I’ve been thinking a lot lately about courtesy. Specifically, professional courtesy. Microscopically, the relative lack of professional courtesy running rampant in independent literary organizations of late. I don’t know whether this is actually a recent development or I’m just noticing it now because I (and a number of writers near and dear to my heart) have been on the receiving end of some bozo behavior.
Maybe you can tell me if any of the following scenarios sound familiar.
Writer A queries the editors of Literary Journal X about the status of her submission, sent over a year before via an online submission manager where said submission has languished as “received.” Writer A receives no response. Over the ensuing months, writer A receives multiple marketing e-mails and calls for submissions from Literary Journal X, but still no response from the editors.
Writer B queries the editors of Literary Journal X about the status of his submission, sent a long, long time back, via an online submission manager where said submission has languished as “received.” Writer B receives in response a form rejection e-mail sent through said online submission manager rather than an actual response from an editor.
Writers C-ZZ wait patiently for responses regarding their submissions to Literary Journal Z. Postings to Literary Journal Z’s blog apologize for the longer-than-normal delay and assure submitters that responses will be forthcoming. Additional postings on the front page of Literary Journal Z’s submissions manager apologize for glitches. The responses finally arrive: Writer D receives 40 form rejection emails. Writer M receives 9.
2. Two of Writer Q’s poems are accepted by Literary Journal V and she is informed that they will appear in the following year’s issue, she will be paid $XX, and she will receive two contributor’s copies. The year comes and goes with no correspondence from Journal V. Writer Q finds out through the interweb that the issue of Journal V is out and politely queries the editors via e-mail regarding her copies and payment. **Crickets** A month later she receives her contributor’s copies in the mail with no check and no acknowledgement of her previous query. A month or so later, she e-mails the editors again. **More Crickets** A month or so after that, she visits Journal V’s website in an attempt to find some other means of contacting the editors and finds that the website has been revised and contact e-mail address is different. Again, she queries. **Lots of Freaking Crickets** Writer Q does some web sleuthing and finds contact information for the faculty advisor for the journal and contacts said advisor to no avail. It is only after Writer Q has e-mailed the head of the English Department at the University that hosts Journal V that she receives any word from the editors.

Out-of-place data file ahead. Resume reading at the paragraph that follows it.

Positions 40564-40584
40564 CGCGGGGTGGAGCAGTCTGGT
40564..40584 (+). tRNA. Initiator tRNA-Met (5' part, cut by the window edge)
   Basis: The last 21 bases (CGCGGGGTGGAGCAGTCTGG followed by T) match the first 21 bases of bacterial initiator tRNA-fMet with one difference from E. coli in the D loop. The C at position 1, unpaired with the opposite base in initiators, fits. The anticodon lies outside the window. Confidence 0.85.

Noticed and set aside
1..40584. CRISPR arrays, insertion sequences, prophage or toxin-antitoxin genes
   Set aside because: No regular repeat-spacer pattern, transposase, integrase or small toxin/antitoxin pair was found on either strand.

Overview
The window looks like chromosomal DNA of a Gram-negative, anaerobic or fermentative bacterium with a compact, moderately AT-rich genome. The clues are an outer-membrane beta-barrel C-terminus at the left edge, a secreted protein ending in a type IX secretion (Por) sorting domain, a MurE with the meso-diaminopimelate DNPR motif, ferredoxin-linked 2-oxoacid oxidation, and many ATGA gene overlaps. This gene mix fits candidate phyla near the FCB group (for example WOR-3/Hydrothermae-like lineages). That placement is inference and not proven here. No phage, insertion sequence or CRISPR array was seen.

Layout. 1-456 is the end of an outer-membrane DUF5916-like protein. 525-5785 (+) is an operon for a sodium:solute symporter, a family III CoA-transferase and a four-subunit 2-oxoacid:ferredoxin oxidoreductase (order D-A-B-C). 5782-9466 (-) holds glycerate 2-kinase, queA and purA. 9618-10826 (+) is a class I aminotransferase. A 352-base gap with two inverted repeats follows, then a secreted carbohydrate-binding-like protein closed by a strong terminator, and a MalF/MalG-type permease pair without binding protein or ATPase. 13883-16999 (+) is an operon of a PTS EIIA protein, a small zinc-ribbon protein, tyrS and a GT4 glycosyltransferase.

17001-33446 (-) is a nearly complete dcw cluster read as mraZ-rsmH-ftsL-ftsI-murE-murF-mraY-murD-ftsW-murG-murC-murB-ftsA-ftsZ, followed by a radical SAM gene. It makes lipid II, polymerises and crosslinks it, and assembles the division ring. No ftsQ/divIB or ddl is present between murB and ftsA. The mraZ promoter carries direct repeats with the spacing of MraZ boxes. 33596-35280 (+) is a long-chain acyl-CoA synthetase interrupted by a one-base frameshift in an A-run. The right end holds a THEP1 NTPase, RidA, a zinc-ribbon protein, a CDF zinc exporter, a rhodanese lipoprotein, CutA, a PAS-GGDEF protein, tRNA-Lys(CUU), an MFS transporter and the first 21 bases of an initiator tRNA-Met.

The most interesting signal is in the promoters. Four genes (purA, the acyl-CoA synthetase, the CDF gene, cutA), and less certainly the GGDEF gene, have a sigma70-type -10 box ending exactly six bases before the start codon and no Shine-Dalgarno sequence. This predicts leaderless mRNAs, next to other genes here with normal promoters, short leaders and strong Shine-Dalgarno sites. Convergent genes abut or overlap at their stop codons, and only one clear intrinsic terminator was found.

3. Writer P sends a submission (via e-mail, per Journal J’s guidelines) at 3:08 p.m. At 3:17 p.m., Writer P receives the following e-mail from Journal J’s editor:
Sorry Writer P--
Not this batch.
The next day, Editor J attempts to friend Writer P on FaceBook.
As isolated, rare occurrences, these experiences might make amusing anecdotes at literary gatherings. Unfortunately, the reality is that any similar anecdote is likely to be met with, “Oh, that’s nothing. Let me tell you what the punks from Journal/Press/Website L did to me…” Around about the 10th or 20th anecdote, a pattern emerges that is anything but amusing. Of course, we can come up with any number of explanations/justifications for this kind of behavior—“Yeah, well, writers are flaky.” “Aw, they’re probably just overworked grad students. Cut them a break.” “At least they put out a quality magazine.” But where does that leave us?
I’ve worked for literary magazines. I’ve written in this space about how not be an asshole when submitting to literary magazines. As an editor, I’ve dealt with all sorts of crazy writer bullshit. I understand all too well that working on a journal is a thankless job. I also understand that it’s a choice one makes. No one can be forced into litmag slavery. So yes, I am a little perplexed when the literary magazines I support, read, purchase, submit to, etc. don’t have the decency to communicate with me. I am disappointed when the editors of a journal assume that online submission technology absolves them of the responsibility to answer queries.
And yet, writers are asked to be grateful for any attention, any chance at publication. For the most part, I am. And in the grand scheme of my life, whether I hear back from a literary journal or not has very little bearing on my overall happiness. So why complain? I don’t really have an answer to that question. Just an observation: Courtesy is easily given. I think about the times when I was responsible for corresponding with contributors and, whether it was snail mail, e-mail, phone, or face-to-face interaction, the interaction didn’t really cost me that much.
So, I don’t know, maybe we could, as a community, come up with a set of guidelines for being a good editor. Any writer who has received the gold star treatment from a journal that has its shit together certainly must have some ideas on the matter. Thoughts?